It cannot be overly stressed that the ultimate significance of Scarpa’s kinesis, despite its evident beauty, is not to aestheticize but to empower the threshold. Mobile things are humanized by playful and enigmatic operations that increase our participation, as well as by seductions of skin and hand, imploring us to touch and grasp them, and to move in tandem with their own gestures in space, an erotic dance that is fresh and enthralling each time it occurs. In doing do, they glorify instead of stripping us of our deeds.
In recent decades, new kinds of mechanisms have emerged that continue to translate human touch into kinetic marvels. Among these are the ‘gizmos’ created by Tom Kundig that largely define his Pacific Northwest decorating. The transformative appeal stems from a tough industrial character of moving parts and the way their kinetics are drawn out in space – through hand-operated wheels, cables and gears – along a highly visible series of interactive events. But their fascination also stems from unorthodox forms and procedures, so oversized and complicated in operation that they make an all-consuming ethos of play, touched with caricaturizing humour and bearing some resemblance to the sculpture of Swiss artist Jean Tinguely. ‘For me, the machine is above all,’ said Tinguely, ‘an instrument that permits me to be poetic. If you respect the machine, if you enter into a game with the machine, then perhaps you can make a truly joyous machine – by joyous I mean free.’67
The devices animating Kundig’s Studio House in Seattle, Washington, range from a towering front door that slices through its canopy as a combination door-window, to a kitchen island with concrete doors that roll upon bronze wheels guided by steel tracks in the floor. Larger still is the hand-cranked apparatus that activates a horizontally pivoting window-wall at the Chicken Point Cabin in Idaho. Using a precise balance of each half-wall and a set of mechanical gears, the 6-ton steel-and-glass window can be easily opened by one person. More ambitious are the beautifully rusted steel shutters that can be slid open simultaneously on all four sides of the Delta Shelter, in eastern Washington, by means of a large hand wheel, whose force is conveyed and magnified by drive shafts, spur gears and cables.
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Though tied in spirit to the mobile delights of kinetic sculpture, Kundig reminds us that unlike sculpture’s detached performance – ‘mechanical ballets’, as art critic Rosalind Krauss calls them – with preordained movements for physically docile spectators, a humanly based architectural performance can only be enacted by direct and intimate bodily engagement, as well as the playful testing of uncertain gadgetry and motions. The mechanics of Kundig’s designs are at every moment guided by the strength and skill of each operator and can be stopped halfway, or even reversed if desired, instilling them with human powers absent from their artistic forebears. They exist to visibly convert one form of energy into another, and to transmit forces from one place to another, making light work out of something that would otherwise be impossible.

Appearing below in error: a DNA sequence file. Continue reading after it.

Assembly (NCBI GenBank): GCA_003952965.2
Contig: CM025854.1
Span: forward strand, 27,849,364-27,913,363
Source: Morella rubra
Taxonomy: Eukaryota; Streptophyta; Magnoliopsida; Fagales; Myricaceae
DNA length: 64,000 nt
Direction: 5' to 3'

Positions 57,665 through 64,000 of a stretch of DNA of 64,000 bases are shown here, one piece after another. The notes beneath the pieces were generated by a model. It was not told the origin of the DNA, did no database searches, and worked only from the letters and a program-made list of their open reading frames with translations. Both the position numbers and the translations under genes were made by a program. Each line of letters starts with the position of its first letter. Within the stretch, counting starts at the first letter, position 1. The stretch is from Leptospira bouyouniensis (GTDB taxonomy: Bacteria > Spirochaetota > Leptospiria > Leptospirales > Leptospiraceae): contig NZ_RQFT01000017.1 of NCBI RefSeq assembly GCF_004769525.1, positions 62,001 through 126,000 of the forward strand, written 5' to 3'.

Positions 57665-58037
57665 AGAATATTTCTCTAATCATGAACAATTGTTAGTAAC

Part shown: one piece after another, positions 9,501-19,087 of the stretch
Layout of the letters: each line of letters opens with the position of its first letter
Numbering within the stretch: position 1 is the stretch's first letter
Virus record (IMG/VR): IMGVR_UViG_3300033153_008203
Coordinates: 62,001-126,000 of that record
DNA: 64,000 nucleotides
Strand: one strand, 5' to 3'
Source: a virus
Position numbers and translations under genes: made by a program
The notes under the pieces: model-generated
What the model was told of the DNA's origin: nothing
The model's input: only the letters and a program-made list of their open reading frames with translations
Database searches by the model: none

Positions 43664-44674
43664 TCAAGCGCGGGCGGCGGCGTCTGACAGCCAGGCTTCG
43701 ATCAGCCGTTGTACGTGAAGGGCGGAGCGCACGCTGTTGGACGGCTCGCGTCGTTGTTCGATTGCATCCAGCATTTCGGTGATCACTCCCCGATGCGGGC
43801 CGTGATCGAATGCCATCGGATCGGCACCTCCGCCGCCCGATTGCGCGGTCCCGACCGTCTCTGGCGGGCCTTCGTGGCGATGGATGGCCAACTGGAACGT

Steven Holl, Storefront for Art and Home Design (1993), New York, watercolour sketch of multiple pivots of concrete planes (above) and plan showing pivoting concrete planes (top)
The long succession of translated movements and amplified forces in Kundig’s inventions echoes in part the comical contraptions of cartoonist Rube Goldberg. While Kundig’s gadgets lack the buffoonery of Goldberg’s inventions, they share with the latter a painstaking elaboration, at times ostentation, of purely mechanical operations that are normally hidden or too small to see in our machines, turning them into celebrations of human will. More puzzle-like and spatially meshed are the mutations developed since the 1980s by Steven Holl, who exploits a wide range of kinetic parts from small furnishings to huge interacting walls, often with a range of differently sized movements. Even the smallest ensembles are endowed with mysteries of motion, including cabinetry with a multitude of doors and drawers, some to be unexpectedly pulled out and others rotated through an arc. These operations, with obvious debts to Rietveld and Scarpa, gain added uncertainty from handgrips of differing form and location relative to motion, some being centred and others offset, some at the top and others the bottom of their compartments.
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